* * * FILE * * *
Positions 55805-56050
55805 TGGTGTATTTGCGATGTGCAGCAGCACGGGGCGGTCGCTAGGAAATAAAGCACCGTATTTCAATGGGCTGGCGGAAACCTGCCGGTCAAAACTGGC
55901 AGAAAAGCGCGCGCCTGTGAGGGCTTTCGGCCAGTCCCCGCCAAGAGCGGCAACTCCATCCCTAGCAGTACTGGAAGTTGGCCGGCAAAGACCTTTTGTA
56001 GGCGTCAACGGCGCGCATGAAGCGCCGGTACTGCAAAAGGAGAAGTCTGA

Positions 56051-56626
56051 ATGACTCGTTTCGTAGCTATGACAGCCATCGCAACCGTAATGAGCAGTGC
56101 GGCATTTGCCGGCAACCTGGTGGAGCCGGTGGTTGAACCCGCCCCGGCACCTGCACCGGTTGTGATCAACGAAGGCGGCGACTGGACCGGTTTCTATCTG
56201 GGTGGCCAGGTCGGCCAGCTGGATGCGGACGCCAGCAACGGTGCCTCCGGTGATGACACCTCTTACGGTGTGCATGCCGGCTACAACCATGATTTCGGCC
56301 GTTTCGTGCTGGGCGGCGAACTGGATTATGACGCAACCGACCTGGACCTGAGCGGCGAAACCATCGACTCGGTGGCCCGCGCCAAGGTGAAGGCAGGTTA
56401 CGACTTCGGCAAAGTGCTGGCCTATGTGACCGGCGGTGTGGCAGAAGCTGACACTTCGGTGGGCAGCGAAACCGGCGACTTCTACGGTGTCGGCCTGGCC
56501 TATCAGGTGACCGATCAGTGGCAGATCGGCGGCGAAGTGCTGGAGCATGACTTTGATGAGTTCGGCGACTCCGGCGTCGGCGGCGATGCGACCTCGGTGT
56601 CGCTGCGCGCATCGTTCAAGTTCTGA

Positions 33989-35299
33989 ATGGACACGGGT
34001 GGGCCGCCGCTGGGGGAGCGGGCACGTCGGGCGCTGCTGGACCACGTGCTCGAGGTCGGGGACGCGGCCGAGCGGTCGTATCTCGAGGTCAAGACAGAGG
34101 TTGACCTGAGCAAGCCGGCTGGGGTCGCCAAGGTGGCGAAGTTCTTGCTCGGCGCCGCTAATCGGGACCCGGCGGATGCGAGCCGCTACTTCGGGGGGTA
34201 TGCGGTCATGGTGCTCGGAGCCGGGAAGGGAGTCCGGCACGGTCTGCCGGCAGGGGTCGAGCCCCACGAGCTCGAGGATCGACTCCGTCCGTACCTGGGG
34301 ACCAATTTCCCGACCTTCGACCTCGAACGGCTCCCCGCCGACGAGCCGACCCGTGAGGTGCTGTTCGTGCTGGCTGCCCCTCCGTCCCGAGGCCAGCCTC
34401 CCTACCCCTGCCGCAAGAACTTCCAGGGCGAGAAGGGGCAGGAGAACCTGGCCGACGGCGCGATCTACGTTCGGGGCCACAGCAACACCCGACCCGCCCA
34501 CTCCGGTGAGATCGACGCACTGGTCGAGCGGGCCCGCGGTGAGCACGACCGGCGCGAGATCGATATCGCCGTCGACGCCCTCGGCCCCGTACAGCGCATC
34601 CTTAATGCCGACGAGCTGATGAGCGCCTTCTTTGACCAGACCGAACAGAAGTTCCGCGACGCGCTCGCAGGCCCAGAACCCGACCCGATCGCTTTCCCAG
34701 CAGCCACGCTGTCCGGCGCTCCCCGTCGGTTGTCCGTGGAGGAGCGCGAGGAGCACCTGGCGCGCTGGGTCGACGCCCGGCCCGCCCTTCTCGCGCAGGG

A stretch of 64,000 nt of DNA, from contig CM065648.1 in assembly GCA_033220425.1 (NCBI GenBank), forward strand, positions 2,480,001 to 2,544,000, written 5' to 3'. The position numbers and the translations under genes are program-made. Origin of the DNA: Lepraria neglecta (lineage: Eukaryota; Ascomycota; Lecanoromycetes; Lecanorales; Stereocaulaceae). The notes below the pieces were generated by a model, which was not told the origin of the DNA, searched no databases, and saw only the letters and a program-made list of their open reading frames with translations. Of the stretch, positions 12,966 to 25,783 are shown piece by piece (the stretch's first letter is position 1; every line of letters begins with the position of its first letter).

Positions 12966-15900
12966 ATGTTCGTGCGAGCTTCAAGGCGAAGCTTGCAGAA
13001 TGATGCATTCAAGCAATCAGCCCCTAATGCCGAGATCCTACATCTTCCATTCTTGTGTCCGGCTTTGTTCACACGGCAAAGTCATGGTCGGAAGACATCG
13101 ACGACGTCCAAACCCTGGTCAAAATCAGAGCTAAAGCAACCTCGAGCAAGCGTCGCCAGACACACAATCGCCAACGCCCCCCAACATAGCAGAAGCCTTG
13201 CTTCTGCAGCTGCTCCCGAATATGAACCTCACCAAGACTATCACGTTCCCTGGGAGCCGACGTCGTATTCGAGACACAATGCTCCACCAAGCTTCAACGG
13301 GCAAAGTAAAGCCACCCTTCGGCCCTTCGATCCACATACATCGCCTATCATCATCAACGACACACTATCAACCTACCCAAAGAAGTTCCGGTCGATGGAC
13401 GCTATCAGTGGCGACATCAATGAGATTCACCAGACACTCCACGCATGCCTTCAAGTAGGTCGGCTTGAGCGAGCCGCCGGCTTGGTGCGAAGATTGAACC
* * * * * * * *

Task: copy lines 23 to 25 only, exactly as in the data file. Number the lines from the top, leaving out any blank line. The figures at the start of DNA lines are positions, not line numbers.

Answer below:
A stretch of 64,000 nt of DNA, from contig CM065648.1 in assembly GCA_033220425.1 (NCBI GenBank), forward strand, positions 2,480,001 to 2,544,000, written 5' to 3'. The position numbers and the translations under genes are program-made. Origin of the DNA: Lepraria neglecta (lineage: Eukaryota; Ascomycota; Lecanoromycetes; Lecanorales; Stereocaulaceae). The notes below the pieces were generated by a model, which was not told the origin of the DNA, searched no databases, and saw only the letters and a program-made list of their open reading frames with translations. Of the stretch, positions 12,966 to 25,783 are shown piece by piece (the stretch's first letter is position 1; every line of letters begins with the position of its first letter).

Positions 12966-15900
12966 ATGTTCGTGCGAGCTTCAAGGCGAAGCTTGCAGAA